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Saturday, January 21, 2012

Gravity vs fMobi vs Facial - user interface technical comparison

My job is Java programming, and my main expertise is user interface. I've been working in programing for 8 years, so I can say I've been there. Today I will start a series of posts where I will try to "shrink" mobile applications. I will try to objectively analyze those apps' user experience and the user interface design and concepts behind that user experience. So, I'm gonna kick this off with a comparison between paid Facebook clients.

Before we go on to the comparison and video demonstrations I have to define some terms so you can better understand what I mean in the video demos.

Applications are usually composed of a number of threads or subprocesses. Each of those threads do something. One loads data from Facebook, another builds the user interface components that are about to be displayed, while a third one checks your paid license. This is just an example. These threads run in parallel. Well, not really, because Symbian phones have only one CPU, instead the CPU runs each of those threads by giving them priorities, and assigning different priorities for each thread during time, so the user perceives it as if those threads run in parallel.

The priority of a thread decides how much CPU power that thread can access when running. The highest priority means that while that thread with the highest priority runs, no other thread or process will access CPU power.

I chose those three apps because each of them has a different approach when it comes to handling data and user interface, and they lead to totally different user experiences.

Let's start with fMobi. When starting up, fMobi loads you stream from Facebook, and that then shows you the feed. The images contained in the feed are loaded while the user interface is displayed and that generates some choppy scrolling until all those images are loaded.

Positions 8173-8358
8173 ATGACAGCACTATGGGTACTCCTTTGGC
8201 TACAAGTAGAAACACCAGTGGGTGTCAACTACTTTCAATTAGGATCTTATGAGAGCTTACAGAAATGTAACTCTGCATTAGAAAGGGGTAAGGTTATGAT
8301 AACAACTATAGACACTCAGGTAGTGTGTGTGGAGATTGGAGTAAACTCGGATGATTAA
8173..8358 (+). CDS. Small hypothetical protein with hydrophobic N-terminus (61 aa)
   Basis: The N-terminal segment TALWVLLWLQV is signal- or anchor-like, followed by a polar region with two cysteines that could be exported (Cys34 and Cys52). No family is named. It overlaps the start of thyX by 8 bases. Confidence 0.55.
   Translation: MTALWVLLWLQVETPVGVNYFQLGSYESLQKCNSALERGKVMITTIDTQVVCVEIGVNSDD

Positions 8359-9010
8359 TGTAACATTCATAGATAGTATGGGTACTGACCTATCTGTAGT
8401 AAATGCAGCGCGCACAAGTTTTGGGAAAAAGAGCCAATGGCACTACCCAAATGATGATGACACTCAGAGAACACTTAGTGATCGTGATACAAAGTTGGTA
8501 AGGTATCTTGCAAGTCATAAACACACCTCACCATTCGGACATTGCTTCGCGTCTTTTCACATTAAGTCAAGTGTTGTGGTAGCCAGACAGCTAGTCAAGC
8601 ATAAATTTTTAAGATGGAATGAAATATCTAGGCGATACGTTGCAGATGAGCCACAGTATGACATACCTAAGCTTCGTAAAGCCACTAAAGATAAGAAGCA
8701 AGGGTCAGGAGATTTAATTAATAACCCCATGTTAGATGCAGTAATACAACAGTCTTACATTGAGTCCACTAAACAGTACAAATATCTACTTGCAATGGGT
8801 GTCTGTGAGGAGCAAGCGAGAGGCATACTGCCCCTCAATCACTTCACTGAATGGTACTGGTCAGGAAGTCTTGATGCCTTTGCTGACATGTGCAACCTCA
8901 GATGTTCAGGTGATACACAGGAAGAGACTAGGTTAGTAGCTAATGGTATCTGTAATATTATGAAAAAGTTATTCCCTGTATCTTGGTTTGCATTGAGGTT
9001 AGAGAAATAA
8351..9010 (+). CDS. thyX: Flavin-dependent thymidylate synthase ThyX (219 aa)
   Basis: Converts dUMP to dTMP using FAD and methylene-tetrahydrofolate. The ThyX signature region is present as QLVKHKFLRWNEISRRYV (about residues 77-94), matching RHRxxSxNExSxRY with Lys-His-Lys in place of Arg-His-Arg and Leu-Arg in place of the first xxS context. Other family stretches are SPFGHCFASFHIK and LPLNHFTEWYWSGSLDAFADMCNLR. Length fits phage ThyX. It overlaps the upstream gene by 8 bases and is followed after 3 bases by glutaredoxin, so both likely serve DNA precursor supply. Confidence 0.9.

Next is Facial. Much in the same way as fMobi, Facial loads the feed at startup, but it also loads the images from the feeds, before actually showing the feed. The result is a longer waiting time before showing the feed, and a much faster and smoother scrolling. That is because the app can focus on scrolling alone, having nothing else to load.

The last one, Gravity takes another approach. It loads the feed, but not the images. As long as something happens to the feed(scrolling up and down, expanding items) the images are not loaded. When the user stops and the application is idle, only then are the images loaded and shown. Furthermore, Gravity only loads images for the items that are visible, hence optimizing images load time and RAM consumption as well.

Check the video below for more user interface comparison details:

Next I want to show you how each of those apps handle data and Internet connectivity. Facial and fMobi both load the Facebook feed each time they are opened, hence the pretty long wait each time those apps start. However, Gravity takes a different approach, called caching. Gravity creates a cache of previously retrieved feeds, and shows them to the user, and only gets the new ones when the user issues a refresh command(Update now). How different are these approaches? Well, pretty different. First approach uses your Internet connection each time, and most times it may retrieve the same data again, hence draining your data plan without getting anything new. Second approach, gets only new items, and only once, hence keeping your data consumptions to as low as possible. Another issue is the battery life, the more times the Internet is accessed, the faster you battery drains.

Check the video below for more details on how each app handles data loading:

So the overall winner of this battle, which took both chapters of UX and Data handling is Gravity. That does not mean the other two are not worthy apps. fMobi is the most mature of them and has the most features, while Facial is the one who's the most RAM friendly. Keep all aspects in mind when you make your choice.